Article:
Bethany goes further: "Participation in science, technology, engineering and mathematics (STEM) subjects in Australian schools is declining with enrolments in the subjects at the lowest level in 20 years." She further reminds us of the fall in performance "in school-level scientific literacy and mathematics" relative to other countries and in absolute terms.
It is a dilemma in that applicants for jobs in these fields may not be there in the future. Maybe the enrolments are down because students don't see the jobs out there.
The only sure way students could be coerced into taking the harder subjects is for states' legislation that schools had to narrow the options for upper school course selection. With my faith in the ability of today's enlightened teachers of science, technology and mathematics I don't see the problem being one of ineffective teaching or poor curriculum design. We have a relatively new and exciting Australian National Curriculum which looks pretty good to me from my sampling across subjects.
Bethany cites a former student scientist of the year pleading for the Government to do more to "raise the profile of science." This ex student now a UWA molecular science researcher cites the high regard the community has for AFL players and says we need to celebrate our scientists accordingly.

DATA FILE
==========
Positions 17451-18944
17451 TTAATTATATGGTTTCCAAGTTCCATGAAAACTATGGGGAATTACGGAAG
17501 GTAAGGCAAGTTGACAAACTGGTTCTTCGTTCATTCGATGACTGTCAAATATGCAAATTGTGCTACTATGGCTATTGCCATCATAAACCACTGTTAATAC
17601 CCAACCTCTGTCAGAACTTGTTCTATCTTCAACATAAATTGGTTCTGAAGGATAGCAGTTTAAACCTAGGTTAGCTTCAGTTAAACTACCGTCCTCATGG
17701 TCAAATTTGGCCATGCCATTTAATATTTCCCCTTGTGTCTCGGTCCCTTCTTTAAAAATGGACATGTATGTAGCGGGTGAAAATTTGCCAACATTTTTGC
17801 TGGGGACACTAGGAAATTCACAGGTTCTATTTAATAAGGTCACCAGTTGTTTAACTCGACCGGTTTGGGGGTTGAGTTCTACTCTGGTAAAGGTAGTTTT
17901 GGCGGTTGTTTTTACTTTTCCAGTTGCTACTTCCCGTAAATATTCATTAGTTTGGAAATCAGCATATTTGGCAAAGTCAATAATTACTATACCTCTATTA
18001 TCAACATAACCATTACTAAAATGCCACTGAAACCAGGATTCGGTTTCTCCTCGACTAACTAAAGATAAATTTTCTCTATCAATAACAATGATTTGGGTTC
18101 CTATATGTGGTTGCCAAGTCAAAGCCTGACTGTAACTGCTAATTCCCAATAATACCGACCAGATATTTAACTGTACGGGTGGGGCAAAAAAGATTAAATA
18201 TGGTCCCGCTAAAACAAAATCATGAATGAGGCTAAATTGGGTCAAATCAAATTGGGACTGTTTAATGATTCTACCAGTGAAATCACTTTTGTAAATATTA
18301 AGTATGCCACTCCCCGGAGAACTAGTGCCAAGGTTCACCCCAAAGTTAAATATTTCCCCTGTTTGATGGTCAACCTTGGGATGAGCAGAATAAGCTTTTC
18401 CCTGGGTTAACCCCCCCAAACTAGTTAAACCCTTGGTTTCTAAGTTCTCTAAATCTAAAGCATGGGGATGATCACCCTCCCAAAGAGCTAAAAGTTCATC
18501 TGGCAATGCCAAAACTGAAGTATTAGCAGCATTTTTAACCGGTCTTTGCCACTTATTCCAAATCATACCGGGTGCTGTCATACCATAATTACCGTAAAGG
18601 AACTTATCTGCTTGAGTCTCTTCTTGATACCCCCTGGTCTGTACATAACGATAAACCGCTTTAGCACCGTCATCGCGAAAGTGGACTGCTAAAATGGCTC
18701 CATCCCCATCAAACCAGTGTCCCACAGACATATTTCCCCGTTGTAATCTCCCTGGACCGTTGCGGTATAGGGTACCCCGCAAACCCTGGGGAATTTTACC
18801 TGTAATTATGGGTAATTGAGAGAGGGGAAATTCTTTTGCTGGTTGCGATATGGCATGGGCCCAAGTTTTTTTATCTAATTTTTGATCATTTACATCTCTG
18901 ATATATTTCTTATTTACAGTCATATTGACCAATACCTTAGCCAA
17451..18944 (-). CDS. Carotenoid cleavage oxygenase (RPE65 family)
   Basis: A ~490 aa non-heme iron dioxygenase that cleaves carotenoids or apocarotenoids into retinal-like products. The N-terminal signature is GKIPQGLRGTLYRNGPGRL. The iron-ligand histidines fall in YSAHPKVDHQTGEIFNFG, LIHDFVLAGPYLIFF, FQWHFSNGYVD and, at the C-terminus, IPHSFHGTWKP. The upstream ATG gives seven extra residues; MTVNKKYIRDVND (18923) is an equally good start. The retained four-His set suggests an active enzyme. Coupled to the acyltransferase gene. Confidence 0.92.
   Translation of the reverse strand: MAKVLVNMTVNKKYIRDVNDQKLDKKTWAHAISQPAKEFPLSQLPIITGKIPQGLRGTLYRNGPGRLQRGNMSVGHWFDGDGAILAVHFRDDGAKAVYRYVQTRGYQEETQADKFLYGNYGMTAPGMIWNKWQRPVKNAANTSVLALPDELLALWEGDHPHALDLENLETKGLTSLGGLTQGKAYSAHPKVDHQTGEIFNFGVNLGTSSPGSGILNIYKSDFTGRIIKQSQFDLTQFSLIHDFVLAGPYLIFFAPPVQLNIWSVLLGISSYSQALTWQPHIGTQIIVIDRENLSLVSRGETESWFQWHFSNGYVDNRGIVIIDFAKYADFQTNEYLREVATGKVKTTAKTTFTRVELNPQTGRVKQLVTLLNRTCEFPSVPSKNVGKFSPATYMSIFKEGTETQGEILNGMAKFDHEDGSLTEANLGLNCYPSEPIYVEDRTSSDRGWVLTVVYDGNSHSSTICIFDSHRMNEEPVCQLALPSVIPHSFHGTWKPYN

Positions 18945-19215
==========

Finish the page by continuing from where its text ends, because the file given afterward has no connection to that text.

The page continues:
The problem I see is that the demands of painstaking scientific research don't paint an enticing picture for science students wanting to go into the field. I doubt that the fiscal returns would match what a lawyer could expect. The dead ends of much research can be a major concern that far outweighs the rare eureka moments of a breakthrough. I recall the pressure on the researcher who found the anti veneme for trapdoor spider bites and how his commitment to the task cost him his marriage.
It is probably beyond enthusiastic and innovative school Principals to find a solution to this issue, but I am sure they will weigh in within their best shot.
May the Force be with you!